…Higher Gossip is a deftly edited reminder of what a prodigy we have lost…The essays on art…are a special pleasure, informative but personal, meticulously attentive to technique and effect, composed with almost wistful awe by a writer who had once hoped to be an artist himself.
The New York Times Book Review
Updike was that rare creature: an all-around man of letters, a literary decathlete who brought to his criticism an insider's understanding of craft and technique; a first-class appreciator of talent, capable of describing other artists' work with nimble, pictorial brilliance; an ebullient observer, who could bring to essays about dinosaurs or golf or even the theory of relativity a contagious, boyish sense of wonder…Higher Gossip offers the reader plenty of palpable pleasures, reminding us of the author's sorcererlike ability to evoke the worlds other artists created with a simple wave of his wand, and his talent for making scholarly topics feel utterly immediate and real.
The New York Times
Carduff has finished the job Updike began before his 2009 death, assembling nearly 100 uncollected pieces by “the preeminent literary journalist of our times.” Predominantly comprising literary and art criticism from a range of magazines, the volume also embraces poetry, fiction, memoir, and Updike’s comments on his own work. The hallmarks of his agile, eloquent prose are evident throughout, along with an exactitude of expression that was Updike’s alone as he reviews works by such writers as John Cheever, le Carré, and Nabokov. Essays on artists such as El Greco, William Blake, and Turner, and some lesser known artists, blend his considerable knowledge with sometimes cranky wit: “For sheer viewer discomfort,” a van Gogh show at the Met forces “too many people... in ‘docile masses’ to see practically nothing.” The seven stories, including one initially accepted, then rejected, by the New Yorker, while not his best, are lively. Five essays on golf are humorous and wistful. The first piece, “The Writer in Winter,” mourns the aging writer’s occasional inability to think of the right word and defines the essence of fine prose, which “should have a flow, a foreword momentum of a certain energized weight; it should feel like a voice tumbling into your ear.” Updike’s does. 40 illus. (Nov. 2)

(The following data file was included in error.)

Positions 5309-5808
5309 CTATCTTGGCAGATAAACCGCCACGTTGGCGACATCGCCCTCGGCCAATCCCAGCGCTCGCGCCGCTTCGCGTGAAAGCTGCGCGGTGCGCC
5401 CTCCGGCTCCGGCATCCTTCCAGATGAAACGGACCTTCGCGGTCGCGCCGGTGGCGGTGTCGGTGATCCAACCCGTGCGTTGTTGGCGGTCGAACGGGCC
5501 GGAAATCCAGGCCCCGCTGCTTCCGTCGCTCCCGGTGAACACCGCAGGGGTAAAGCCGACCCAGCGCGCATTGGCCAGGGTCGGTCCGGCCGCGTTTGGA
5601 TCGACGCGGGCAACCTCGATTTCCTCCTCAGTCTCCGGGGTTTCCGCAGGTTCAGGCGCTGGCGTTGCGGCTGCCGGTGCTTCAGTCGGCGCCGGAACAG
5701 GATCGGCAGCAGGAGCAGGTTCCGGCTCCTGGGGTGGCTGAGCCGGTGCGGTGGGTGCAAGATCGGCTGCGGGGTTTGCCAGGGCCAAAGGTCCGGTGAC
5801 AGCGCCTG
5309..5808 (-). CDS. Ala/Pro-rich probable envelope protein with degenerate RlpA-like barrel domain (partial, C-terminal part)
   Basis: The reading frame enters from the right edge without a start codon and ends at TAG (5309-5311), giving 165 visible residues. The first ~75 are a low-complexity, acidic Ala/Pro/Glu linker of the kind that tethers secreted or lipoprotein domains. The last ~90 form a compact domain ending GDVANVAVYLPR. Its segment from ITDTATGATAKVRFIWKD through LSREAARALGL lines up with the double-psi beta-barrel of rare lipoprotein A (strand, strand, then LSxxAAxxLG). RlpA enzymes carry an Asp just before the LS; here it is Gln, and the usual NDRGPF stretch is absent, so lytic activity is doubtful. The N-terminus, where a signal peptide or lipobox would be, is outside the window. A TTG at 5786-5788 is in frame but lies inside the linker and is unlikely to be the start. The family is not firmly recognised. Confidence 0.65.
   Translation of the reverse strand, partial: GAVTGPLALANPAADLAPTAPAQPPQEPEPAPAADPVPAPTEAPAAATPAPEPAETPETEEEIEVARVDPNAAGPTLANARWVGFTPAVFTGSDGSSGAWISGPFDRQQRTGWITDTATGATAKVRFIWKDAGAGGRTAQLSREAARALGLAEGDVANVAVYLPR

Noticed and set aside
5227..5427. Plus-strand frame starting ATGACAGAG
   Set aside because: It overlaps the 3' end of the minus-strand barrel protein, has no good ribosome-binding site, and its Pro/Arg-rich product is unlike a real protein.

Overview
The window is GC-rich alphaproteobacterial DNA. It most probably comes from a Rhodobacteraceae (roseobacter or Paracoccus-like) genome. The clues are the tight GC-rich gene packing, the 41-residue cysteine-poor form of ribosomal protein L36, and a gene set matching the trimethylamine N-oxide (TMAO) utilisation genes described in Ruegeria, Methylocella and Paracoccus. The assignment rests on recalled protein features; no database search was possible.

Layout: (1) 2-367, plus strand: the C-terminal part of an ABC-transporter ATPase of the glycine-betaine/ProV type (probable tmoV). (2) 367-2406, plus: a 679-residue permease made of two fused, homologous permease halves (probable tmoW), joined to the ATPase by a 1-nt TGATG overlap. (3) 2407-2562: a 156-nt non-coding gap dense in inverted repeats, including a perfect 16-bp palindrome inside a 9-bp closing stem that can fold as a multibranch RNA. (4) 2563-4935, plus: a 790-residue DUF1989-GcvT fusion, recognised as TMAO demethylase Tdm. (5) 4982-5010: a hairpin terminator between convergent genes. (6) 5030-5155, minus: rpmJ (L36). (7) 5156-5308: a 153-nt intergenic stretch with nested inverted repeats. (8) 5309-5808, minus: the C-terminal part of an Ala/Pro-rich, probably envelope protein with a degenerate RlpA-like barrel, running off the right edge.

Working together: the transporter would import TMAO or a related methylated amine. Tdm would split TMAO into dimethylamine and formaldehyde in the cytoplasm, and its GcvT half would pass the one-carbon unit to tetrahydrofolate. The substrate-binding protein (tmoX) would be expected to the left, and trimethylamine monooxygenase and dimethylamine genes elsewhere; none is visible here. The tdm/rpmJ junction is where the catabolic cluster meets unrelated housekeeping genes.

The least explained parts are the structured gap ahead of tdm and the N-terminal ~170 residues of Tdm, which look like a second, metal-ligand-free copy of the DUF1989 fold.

“For my money . . . the late John Updike was the best American belletrist ever, and Higher Gossip . . . confirms everything I’ve believed about his brilliance, his versatility, and his depth.”—Larry McMurty, Harper’s
“As [Higher Gossip] reminds us, Updike was that rare creature: an all-around man of letters, a literary decathlete who brought to his criticism an insider’s understanding of craft and technique; a first-class appreciator of talent, capable of describing other artists’ work with nimble, pictorial brilliance; an ebullient observer, who could bring to essays about dinosaurs or golf or even the theory of relativity a contagious, boyish sense of wonder.”—Michiko Kakutani, The New York Times
“A timely reminder of the graceful companionship that Updike offered to his readers—a presence that will be sorely missed.”—The Christian Science Monitor
This gathering of Updike's previously uncollected essays and art/exhibition reviews—in a section here called "Gallery Tours"—exemplifies his wide range of interests from 1970 onward. He was pulling these pieces together when he died in early 2009. Updike's comments on the writing of Charles Schulz, Ann Patchett, and Toni Morrison are balanced with observations on Tiger Woods and recollections of a tour of a factory that constructed footballs. (There is probably no baseball here because the pieces have all been previously collected.) The collection enables readers to see with Updike's wide lens as well as his sharp focus. Essential for large literary collections.—J.S.
A potpourri of pieces from the busy pen of the gifted Updike (1932-2009), who shows that he could write convincingly about nearly anything.
Using material the author left in a couple of boxes for just such a publication, editor Carduff (who assembled the two William Maxwell volumes for the Library of America) arranged the pieces in a way he judged consistent with Updike's earlier collections (Picked-Up Pieces, 1975, etc.). The current volume contains poems and short fiction as well as book reviews, art criticism, forewords and afterwords, comments and letters and speeches. Reading them consecutively causes a reader's jaw to drop in astonishment at the range of Updike's talents and interests. There are valedictory pieces (an emotional poem about Massachusetts General Hospital, a piece about time's effects on a writer); explicit reminders that a writer's duty is to bring news to the reader; curmudgeonly complaints about crowded art exhibits; praise for colleagues; potshots at biographers (he did not care for Blake Bailey's Cheever: A Life, 2009); pieces that reveal his intimacy with subjects including Aimee Semple McPherson, the history of golf in Massachusetts, the drawings of Van Gogh, the planet Mars, the stories of his adopted town of Ipswich, Mass. Throughout are reminders of what readers lost when Updike died: the perfect word, the graceful sentences that somehow seem impossible to improve, the wry humor, the vast knowledge and the humility. In one essay, he identifies a handful of principles he followed in his book-reviewing, and in a dazzling long piece he talks about the genesis and composition of his four Rabbit novels—perhaps his greatest literary achievement.
A lyrical, lovely display of Updike's protean powers.